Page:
The Rubens House has the privilege of unveiling David Bowie’s Tintoretto. The British rock star owned St Catherine by the Venetian painter Jacopo Tintoretto (1518–1594) for over 30 years. Following Bowie’s death in 2016, his exceptional art collection was auctioned on 10 November that same year at Sotheby’s in London.
The Rubens House has the privilege of unveiling David Bowie’s Tintoretto. The British rock star owned St Catherine by the Venetian painter Jacopo Tintoretto (1518–1594) for over 30 years. Following Bowie’s death in 2016, his exceptional art collection was auctioned on 10 November that same year at Sotheby’s in London. There was one noteworthy old master amongst the modern and contemporary works by the likes of Frank Auerbach, Jean-Michel Basquiat and Damien Hirst: Jacopo Tintoretto.
Bowie, like Rubens, was an immense admirer of the Venetian artist. Rubens not only drew inspiration from Tintoretto for his own work, he also had seven of his fellow artist’s paintings in his own collection. The monumental St Catherine altarpiece, painted in the 1560s, was purchased by a private collector who announced to the world’s press within minutes of the sale that he would be loaning the painting long term to the Rubens House – ‘a museum Bowie loved’. What David Bowie never knew is that a brilliant underdrawing lies hidden beneath the layers of painting, as discovered recently during technical examination of the altarpiece at the Royal Institute for Cultural Heritage (KIK-IRPA) in Brussels.
The underdrawing suggests that the work can be dated to roughly a decade earlier than previously thought and shows how Tintoretto developed the painting in his own hand, continually adjusting the composition as he worked. The Colnaghi Foundation, in collaboration with the Rubens House, will present a scholarly publication in October devoted to Tintoretto, Rubens and Bowie, with contributions from several international specialists. The Flemish Minister of Tourism, Ben Weyts, was so impressed by the whole story recently that he promptly gave his backing to a tentative plan to return the painting temporarily to Venice, where Tintoretto’s altarpiece will now be exhibited at the 2019 Biennale, accompanied by a raft of Flemish old masters who were amongst the Venetian artist’s admirers.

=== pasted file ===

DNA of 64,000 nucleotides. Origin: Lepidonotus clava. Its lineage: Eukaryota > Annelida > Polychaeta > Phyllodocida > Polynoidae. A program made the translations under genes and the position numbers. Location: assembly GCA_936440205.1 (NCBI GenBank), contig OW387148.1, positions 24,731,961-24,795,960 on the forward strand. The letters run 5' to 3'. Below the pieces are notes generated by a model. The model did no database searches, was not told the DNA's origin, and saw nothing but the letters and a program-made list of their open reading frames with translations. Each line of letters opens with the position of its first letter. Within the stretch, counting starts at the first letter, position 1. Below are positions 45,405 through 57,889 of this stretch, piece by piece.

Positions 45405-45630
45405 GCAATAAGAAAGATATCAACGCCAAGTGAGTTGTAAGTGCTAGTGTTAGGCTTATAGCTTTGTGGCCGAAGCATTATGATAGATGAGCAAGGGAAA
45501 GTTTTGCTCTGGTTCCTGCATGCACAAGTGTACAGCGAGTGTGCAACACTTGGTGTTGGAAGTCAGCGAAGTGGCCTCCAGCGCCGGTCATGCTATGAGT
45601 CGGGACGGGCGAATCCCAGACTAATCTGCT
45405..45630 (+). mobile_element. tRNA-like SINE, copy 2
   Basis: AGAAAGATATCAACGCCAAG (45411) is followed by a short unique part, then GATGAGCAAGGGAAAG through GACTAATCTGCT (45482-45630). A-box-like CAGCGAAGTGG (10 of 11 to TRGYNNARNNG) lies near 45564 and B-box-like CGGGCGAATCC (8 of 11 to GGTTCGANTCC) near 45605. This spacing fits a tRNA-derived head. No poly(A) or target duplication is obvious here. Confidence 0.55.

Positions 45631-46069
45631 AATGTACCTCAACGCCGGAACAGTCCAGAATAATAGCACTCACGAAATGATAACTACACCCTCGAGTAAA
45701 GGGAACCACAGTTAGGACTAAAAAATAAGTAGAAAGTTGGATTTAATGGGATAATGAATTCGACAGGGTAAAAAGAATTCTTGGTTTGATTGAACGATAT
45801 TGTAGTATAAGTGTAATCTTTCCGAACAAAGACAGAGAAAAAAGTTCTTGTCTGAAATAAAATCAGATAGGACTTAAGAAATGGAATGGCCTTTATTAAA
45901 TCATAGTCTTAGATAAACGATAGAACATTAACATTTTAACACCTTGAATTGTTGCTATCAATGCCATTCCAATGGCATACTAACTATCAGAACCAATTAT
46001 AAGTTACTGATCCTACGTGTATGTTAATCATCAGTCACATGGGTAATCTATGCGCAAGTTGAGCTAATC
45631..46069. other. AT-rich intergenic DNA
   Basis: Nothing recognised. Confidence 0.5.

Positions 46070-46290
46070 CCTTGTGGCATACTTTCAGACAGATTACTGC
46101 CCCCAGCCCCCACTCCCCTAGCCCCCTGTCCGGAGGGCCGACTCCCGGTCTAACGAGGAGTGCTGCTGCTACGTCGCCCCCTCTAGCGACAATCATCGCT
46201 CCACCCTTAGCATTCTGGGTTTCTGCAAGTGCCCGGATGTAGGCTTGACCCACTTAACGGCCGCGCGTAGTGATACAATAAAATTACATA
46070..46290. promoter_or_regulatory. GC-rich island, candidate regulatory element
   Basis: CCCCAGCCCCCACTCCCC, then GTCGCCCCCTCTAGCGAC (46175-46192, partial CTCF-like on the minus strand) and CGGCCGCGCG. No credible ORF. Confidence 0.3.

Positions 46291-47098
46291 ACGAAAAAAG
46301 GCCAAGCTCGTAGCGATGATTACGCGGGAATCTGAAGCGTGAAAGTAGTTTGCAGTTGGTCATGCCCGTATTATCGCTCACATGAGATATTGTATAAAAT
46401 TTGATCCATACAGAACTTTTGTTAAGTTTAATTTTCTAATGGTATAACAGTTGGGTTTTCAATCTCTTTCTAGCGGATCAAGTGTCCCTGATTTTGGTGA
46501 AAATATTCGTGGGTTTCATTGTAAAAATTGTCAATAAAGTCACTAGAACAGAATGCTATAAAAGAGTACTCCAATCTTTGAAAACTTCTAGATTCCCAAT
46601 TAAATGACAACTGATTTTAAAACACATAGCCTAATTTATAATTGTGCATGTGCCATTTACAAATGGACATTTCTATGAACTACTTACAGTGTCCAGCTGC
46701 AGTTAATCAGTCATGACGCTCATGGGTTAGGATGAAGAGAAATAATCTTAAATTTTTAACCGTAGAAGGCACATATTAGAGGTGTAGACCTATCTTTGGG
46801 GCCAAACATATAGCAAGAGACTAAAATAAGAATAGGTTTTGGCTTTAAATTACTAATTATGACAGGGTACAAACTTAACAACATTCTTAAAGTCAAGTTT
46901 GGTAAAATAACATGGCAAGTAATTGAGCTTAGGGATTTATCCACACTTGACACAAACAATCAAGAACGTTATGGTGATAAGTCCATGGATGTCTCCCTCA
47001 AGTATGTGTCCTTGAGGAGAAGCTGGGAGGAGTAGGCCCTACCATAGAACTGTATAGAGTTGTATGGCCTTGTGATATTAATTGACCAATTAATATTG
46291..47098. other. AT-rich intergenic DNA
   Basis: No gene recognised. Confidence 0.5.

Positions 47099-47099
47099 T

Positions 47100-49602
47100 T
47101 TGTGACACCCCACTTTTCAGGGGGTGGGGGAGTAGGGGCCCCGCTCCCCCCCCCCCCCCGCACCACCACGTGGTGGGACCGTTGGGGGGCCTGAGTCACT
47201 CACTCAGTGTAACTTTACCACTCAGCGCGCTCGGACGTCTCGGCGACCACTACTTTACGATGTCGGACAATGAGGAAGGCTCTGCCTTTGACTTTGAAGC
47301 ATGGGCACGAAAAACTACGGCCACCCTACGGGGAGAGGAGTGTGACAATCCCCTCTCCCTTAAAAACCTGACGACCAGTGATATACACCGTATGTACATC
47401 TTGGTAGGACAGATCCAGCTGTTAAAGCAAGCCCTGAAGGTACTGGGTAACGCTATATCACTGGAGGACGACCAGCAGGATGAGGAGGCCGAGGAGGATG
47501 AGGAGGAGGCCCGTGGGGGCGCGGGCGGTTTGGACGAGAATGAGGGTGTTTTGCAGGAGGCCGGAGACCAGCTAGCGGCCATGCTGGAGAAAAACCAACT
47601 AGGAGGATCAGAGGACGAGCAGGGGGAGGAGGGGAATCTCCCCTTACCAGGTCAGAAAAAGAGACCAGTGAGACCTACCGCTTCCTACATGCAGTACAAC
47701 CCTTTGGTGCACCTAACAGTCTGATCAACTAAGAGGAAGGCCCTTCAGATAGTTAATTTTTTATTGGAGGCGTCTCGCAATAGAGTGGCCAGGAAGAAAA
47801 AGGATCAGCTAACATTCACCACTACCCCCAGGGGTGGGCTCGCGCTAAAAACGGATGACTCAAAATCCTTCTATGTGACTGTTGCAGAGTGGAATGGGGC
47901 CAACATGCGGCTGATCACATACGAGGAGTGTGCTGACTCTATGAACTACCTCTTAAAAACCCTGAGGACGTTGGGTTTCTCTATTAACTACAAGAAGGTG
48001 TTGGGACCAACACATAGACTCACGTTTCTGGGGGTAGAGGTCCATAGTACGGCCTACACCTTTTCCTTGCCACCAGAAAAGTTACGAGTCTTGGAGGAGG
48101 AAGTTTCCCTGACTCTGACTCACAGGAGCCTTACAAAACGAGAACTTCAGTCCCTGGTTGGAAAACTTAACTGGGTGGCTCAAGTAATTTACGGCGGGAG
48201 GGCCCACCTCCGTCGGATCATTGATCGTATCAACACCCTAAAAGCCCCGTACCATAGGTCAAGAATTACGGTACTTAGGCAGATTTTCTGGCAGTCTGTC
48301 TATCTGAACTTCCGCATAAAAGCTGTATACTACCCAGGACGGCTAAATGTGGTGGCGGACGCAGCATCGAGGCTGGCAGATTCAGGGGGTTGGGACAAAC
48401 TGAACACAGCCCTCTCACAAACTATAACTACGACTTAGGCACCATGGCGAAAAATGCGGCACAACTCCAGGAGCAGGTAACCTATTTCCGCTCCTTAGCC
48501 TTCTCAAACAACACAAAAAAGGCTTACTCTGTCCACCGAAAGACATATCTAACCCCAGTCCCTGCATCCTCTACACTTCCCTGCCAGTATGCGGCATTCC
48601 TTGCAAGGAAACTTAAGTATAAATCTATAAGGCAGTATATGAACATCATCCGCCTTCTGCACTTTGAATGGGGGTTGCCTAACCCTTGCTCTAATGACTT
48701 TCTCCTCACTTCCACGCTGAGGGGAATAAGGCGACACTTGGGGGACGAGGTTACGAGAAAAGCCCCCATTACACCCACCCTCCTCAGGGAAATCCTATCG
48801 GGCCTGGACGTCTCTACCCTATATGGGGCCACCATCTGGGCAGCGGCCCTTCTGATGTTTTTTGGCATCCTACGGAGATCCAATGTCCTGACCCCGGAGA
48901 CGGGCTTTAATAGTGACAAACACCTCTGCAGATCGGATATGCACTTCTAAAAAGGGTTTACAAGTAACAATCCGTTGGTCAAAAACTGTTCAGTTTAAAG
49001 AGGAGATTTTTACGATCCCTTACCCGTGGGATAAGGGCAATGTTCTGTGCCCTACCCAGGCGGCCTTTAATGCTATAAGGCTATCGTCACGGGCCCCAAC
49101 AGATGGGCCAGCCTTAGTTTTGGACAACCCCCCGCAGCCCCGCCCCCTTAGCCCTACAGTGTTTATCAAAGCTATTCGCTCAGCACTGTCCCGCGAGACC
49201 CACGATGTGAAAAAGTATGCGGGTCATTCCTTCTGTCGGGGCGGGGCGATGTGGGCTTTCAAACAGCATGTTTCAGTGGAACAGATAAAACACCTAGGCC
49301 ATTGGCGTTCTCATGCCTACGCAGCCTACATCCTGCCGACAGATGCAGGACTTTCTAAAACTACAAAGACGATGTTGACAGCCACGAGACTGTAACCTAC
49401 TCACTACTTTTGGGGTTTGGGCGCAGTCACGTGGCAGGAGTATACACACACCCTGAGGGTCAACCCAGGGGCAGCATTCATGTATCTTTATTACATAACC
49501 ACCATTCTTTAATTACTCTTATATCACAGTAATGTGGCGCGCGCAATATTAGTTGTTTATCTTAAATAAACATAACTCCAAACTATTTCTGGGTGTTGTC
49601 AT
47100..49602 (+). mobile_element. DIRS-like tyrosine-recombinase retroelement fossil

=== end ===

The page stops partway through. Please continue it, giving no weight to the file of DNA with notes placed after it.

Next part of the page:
Tintoretto painted St Catherine around 1560–70 for San Geminiano on St Mark’s Square in Venice, a small but prestigious church designed by the architect Jacopo Sansovino, which was already famous in the Renaissance period for its exceptional interior with works by Giovanni Bellini, Paolo Veronese and Tintoretto. Rubens almost certainly saw the altarpiece there and his celebrated pupil Anthony van Dyck even sketched it in situ. Their Venetian counterpart was an important source of inspiration for both Rubens and Van Dyck, and Rubens continued to be influenced by Tintoretto’s inventions until the end of his career.
St Catherine remained in the church until it was demolished in 1807 during the Napoleonic period. It was briefly placed in the Galleria dell’Accademia, before disappearing into private ownership. David Bowie purchased the work 30 years ago from the London art dealer Colnaghi. The musician was so fascinated by the Venetian painter that he named his record label after him.
Jacopo Tintoretto (1518-1594), Angel Foretelling the Martyrdom of Saint Catherine of Alexandria (1560-1570), photo KIK-IRPA
Since the announcement in November 2016 that the painting would be loaned long term to the Rubens House, Ben van Beneden has worked closely with the Colnaghi Foundation on a plan to return the altarpiece temporarily to Venice during the 2019 Biennale. When the Flemish Minister of Tourism, Ben Weyts, learned of the plan, he immediately decided to support it through Tourism Flanders. The painting will be the centrepiece of an exhibition in 2019 on the demolished Church of San Geminiano and the artworks it once housed.
David Bowie’s Tintoretto
From 27 June 2017
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